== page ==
National Broadcast related to Nomination Day 2002

Tomorrow is Nomination Day. Election Day is set for October 16th. The EAC and the EOJ, working with the political parties and their leaders, have sought to overcome many of the weaknesses that existed in our electoral system. While the system is not perfect, we have accomplished the following:


Produced the largest and cleanest Voters List in the history of the country.

  • Settled the location of all polling stations based on agreed standards.
  • Mailed voters guide to electors advising them of the polling stations where they should vote.
  • Established a Web Site where persons can check if they are on the Voters List and, if they are, where to vote.
  • Distributed Voter ID Cards to every elector who was available to receive their card.
  • Recruited and trained a high calibre of Election Day Workers and had the Law amended to have Election Day Workers vote on the same day as the military and the police.
  • Instituted an additional means of identifying electors on Election Day.
  • Created a manual that has been distributed to every member of the Security Forces concerning the Law and their role in enforcing it on Election Day.
  • Created and distributed a similar manual for all Candidates.
  • Established the Election Centre to act as a clearinghouse and focal point of coordination and conflict resolution.
  • Worked closely with CAFFEE with respect to local observers of the elections.
  • Invited international observers both to vet the reforms we have put in place as well as to observe the elections.

We are confident that the system now in place is sound and fair. Both the Carter Centre and the Political Division of the United Nations audited the system and endorsed the work that we have done. In fact, the United Nations Team wrote that the system we have put in place meets international standards.

No matter how good the electoral system is on paper, for that system to work as it should, in reality, requires that everybody play his or her part.  We all share the responsibility to make the electoral system work, as it should.

The General Elections are being held in Heritage Week. In the name of our National Heroes and Heroine, and all of our forbearers whose sacrifices have brought us freedom and self-determination as a nation I urge all of us to resolve to do our duty in these elections.


  • Every duly registered elector should exercise your right and vote.
  • Every Candidate should abide by the Law and ethical principles in seeking support.
  • Every party worker or supporter should respect the rights of others to free expression of their political preferences.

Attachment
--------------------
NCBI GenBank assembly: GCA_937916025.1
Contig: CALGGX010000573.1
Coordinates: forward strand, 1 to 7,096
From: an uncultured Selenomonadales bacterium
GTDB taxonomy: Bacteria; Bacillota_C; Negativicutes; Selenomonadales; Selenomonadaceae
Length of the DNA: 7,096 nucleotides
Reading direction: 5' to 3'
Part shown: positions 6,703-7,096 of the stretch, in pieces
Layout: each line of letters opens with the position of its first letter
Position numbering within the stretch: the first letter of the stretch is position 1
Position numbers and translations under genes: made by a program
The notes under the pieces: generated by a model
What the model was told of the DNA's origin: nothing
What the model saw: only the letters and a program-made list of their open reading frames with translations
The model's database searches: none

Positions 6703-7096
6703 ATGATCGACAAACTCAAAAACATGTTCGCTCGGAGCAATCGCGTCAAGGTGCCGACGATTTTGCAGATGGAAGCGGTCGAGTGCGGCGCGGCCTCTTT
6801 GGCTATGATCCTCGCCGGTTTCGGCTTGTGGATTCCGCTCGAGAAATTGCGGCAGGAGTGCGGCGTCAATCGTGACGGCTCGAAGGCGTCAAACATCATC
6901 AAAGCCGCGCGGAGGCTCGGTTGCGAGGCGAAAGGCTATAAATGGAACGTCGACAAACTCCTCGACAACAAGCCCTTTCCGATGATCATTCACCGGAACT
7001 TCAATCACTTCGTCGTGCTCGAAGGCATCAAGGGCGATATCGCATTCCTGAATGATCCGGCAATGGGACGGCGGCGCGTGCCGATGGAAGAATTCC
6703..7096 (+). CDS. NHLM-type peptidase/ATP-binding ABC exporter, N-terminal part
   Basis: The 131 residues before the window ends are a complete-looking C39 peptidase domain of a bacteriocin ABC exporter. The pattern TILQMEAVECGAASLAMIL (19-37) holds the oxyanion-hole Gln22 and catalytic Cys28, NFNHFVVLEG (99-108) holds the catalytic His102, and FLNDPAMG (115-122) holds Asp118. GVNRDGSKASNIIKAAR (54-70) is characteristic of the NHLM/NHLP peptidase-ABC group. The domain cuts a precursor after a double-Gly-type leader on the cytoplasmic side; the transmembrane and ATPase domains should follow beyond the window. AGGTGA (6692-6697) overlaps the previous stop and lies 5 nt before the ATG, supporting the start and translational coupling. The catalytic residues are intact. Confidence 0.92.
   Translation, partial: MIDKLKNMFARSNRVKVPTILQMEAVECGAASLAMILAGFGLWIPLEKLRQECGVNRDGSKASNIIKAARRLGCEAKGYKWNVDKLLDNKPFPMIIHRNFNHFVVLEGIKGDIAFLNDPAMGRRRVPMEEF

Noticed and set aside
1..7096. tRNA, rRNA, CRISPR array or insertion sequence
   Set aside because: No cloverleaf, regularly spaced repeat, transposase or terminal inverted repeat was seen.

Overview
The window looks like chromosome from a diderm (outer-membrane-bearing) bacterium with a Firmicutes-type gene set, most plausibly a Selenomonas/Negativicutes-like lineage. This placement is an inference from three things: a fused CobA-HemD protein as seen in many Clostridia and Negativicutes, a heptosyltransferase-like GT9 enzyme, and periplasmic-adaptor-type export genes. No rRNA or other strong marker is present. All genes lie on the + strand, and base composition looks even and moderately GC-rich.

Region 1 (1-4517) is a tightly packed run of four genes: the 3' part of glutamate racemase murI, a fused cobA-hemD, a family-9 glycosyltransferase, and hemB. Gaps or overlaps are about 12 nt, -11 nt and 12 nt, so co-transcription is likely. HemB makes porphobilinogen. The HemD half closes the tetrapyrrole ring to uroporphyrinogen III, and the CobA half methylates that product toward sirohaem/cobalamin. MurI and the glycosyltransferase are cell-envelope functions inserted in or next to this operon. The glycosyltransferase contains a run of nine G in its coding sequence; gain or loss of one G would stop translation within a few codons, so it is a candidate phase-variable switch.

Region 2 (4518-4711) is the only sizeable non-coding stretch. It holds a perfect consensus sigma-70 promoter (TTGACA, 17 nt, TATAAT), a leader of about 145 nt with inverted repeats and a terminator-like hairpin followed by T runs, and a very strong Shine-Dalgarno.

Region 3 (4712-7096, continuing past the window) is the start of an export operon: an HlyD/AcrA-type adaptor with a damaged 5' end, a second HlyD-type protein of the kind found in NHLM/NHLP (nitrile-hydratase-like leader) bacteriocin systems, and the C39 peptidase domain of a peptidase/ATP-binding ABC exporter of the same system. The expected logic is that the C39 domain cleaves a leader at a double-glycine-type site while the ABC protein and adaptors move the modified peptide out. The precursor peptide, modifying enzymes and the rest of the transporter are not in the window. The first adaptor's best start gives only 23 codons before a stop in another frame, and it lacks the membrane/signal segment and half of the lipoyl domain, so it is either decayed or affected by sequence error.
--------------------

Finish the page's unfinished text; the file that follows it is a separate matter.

• Every Election Day Worker and member of the Security Forces should carry out their responsibilities competently, impartially, fairly and courageously.
  • Every community leader from deacon to don should exercise their influence in support of what is right and just.

The world has changed. No longer does a particular lineage, clan or family own the Government and pass it down to their sons or daughters in succeeding generations. Emperors, kings, queens, princes, chiefs, sultans, grand dukes and caliphs are relics of a past era. In today’s world, it is the people that are sovereign. The sovereign people elect the government with a mandate to serve them. Elections are the means through which those elected to serve account to the people for their stewardship.


For the most part elections in Jamaica, especially in the rural areas, have followed the democratic ideals. However, some people in urban centres have indulged in malpractices that have corrupted the electoral processes. It is of the utmost importance that in the elections to be held on Wednesday, October 16, 2002 we reverse this trend and set things right.

When we started the preparation for these general elections early in 2001 the common word on the streets was that the election would be the bloodiest in Jamaica’s history surpassing even 1980. We refused to accept this pessimistic and fatalistic forecast. Instead, we have worked to achieve the opposite. Today we stand on the threshold of the 2002 elections being the most peaceful and the best in our history.

Let there be no mistake, to conduct elections that they meet the ideals of democracy is not an easy task. Even mature democracies are discovering this fact to their great dismay and embarrassment. It is imperative therefore that this little country Jamaica show to the world that we can meet the high standards demanded by the democratic process. Through the World Junior Games, we showed the world that we could put on a great athletic meet. Lets us now show the world that we can mount a great election.


Remember Jamaica is bigger than every one of us. Jamaica demands and deserves the best from all of us. We often sing the opening lines of the second stanza of our National Anthem:


Teach us true respect for all

Stir response to duty’s call.

The time to translate these words into reality is now. Let us all keep uppermost in our minds that we are not only supporters or sympathizers of the UPP, JLP, NJA, PNP or no party at all but above all, we are Jamaicans. Let us all show true respect for all irrespective of whether on not others hold to political views or preferences that are similar to ours.

Let us all respond to duty’s call to determine the future of our country. This is what the elections are really about. It is not just about who should have the power to rule. Rather is it about what those who are elected should do with the power given to them by the sovereign people. We need to understand this as our sacred duty to our country. In the secret of our own hearts, we must individually decide what is best for our country and vote accordingly.


I pray that God would guide us and keep us as we perform our duty to our country.